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Home Publications Blogs Beat the Press Public Employee Pensions: Does the Worst Case Provide the Best Guidance for the Future?

Public Employee Pensions: Does the Worst Case Provide the Best Guidance for the Future?

Friday, 24 December 2010 08:39

How many state or local jurisdictions have lost 40 percent of their population in the last four decades and have their top elected officials convicted of corruption? While this may fit the bill in some places, it is not typical for the country as a whole. Populations are continuing to rise in most areas and the number of elected officials who are convicted for corruption is still a relatively small minority. 

This might lead one to wonder why both the New York Times and Wall Street Journal were so anxious to tell readers that the city of Prichard, Alabama foretells the future for their public employee pension plans. The city has stopped making pension payments to 40 retired workers who have earned them.

According to the articles, it appears that the pension funds have long been drained, at least partly through corruption. Due to its depressed economy the city is now finding it difficult to make ends meet.

It is worth noting that the pension obligations do not appear to be quite the crushing burdens implied in these articles. The NYT reports that the average pension is $12,000 a year. This means that if the full payment were made out of current tax revenue it would imply a tax of approximately $18 per capita on the town's 27,000 residents. This is less than 0.14 of the city's per capita income.

Comments (6)Add Comment
66 not 18
written by Scrooge, December 25, 2010 10:00
"it stopped sending monthly pension checks to its 150 retired workers,"

"by September 2009 there was no longer enough left in the fund to send out the $150,000 worth of monthly checks owed to the retirees."

"city’s population shrank by 40 percent to about 27,000 today, from its peak of 45,000"

--> Average check is $1000 per retiree per month.
--> Total Yearly bill is 12 * $150,000
--> Yearly bill per resident = 12 * 150,000 / 27,000 = 12 * 150 / 27 = $66.67
No, it's 18
written by Tiny Tim, December 25, 2010 12:34
Dean is talking about the monthly cost to taxpayers for the "full payment" -- to the 40 workers who are not getting their pensions.

That is (1/12)*40*$150,000/27,000 = $18.52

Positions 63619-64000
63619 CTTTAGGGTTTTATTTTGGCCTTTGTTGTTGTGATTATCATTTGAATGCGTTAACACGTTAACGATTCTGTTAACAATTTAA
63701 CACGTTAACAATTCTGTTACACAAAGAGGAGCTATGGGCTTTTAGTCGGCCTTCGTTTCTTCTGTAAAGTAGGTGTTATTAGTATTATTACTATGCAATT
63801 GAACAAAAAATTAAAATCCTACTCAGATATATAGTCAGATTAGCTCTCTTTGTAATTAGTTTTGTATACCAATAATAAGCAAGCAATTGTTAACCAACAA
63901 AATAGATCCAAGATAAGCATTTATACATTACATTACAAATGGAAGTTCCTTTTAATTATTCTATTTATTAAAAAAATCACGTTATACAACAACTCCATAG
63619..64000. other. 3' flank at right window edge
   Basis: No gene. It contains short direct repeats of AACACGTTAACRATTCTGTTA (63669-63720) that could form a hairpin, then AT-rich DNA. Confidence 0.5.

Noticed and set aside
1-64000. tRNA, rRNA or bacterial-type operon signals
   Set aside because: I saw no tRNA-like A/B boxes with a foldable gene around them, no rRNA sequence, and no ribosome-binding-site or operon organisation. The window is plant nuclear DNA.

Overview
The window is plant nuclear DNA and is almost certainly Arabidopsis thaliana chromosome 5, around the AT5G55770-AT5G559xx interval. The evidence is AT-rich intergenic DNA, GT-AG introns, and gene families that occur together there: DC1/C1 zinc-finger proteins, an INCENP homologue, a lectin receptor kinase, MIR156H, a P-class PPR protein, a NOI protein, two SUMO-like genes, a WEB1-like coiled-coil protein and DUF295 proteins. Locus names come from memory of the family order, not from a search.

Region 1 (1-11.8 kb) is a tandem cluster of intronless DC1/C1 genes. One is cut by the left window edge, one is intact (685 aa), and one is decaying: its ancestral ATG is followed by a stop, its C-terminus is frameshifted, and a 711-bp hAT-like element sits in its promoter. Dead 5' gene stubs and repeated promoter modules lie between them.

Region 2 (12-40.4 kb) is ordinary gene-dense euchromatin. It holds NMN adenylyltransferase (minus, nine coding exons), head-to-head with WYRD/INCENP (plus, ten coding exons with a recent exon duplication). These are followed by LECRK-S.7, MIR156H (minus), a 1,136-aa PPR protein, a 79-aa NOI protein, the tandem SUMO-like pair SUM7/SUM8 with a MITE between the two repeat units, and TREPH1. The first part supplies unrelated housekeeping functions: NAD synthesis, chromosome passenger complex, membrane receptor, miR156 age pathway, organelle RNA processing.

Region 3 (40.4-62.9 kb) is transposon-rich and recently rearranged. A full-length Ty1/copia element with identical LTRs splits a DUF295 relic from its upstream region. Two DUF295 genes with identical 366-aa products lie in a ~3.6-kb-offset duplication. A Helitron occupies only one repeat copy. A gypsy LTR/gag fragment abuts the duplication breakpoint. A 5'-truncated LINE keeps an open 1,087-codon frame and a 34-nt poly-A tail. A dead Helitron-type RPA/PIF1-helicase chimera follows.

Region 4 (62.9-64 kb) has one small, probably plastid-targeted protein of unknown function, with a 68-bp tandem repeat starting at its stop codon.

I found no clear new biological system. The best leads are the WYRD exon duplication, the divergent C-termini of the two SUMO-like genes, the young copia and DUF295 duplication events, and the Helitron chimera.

written by JBG, December 25, 2010 12:38
There is also this typo: "...a tax of approximately $18 per capita on the town's 27,000 residents. This is less than 0.14 of the city's per capita income." Presumably, you mean, "...less than 0.14%...".
Tiny Tim's calculation is pure gibberish:
written by Scrooge, December 25, 2010 3:41
The article clearly states that there are 150 retirees who are not getting paid, not 40!
(40 was the number represented by Larry Voit per WSJ)

And $150,000 is the total amount of the monthly checks. You don't divide that by 12 again!

And you don't multiply a total amount by the number of retirees! You divide $150,000 per month by the 150 retirees to get an average of 1,000 per month per retiree.
The magic of the internet
written by Rich, December 26, 2010 8:42
Through the magical internet, I was able to find the Prichard annual report for 2008.

http://www.thecityofprichard.org/pdf/City of Prichard Annual Financial Report Sept 30 2008.pdf

On page 21, you will see that Prichard paid out close to $2.0 million in pension benefits in 2008.

This is about $185 per household or 0.57% of gross income.

Prichard's pension fund also took in about 600k in contributions, so funding the balance from general taxation would mean a tax increase of about 1.4 million, or $130 per household. Seems likely they could afford it.

SULZBERGER'S : Buddy/Employee Journalist/Banker Thief/Czar Steve Rattner
written by Union Member, December 30, 2010 9:36
It's so hard to perform the public service of the paper of record: dull earnings report, after dull earnings report, quarter after quarter, while all your friends get to perform a real public service. They get to make the public sector more efficient; put the public employee's money (at risk) to work for them. That's exciting. Productivity! Creative destruction. Journalism is boring.

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About Beat the Press

Dean Baker is co-director of the Center for Economic and Policy Research in Washington, D.C. He is the author of several books, his latest being The End of Loser Liberalism: Making Markets Progressive. Read more about Dean.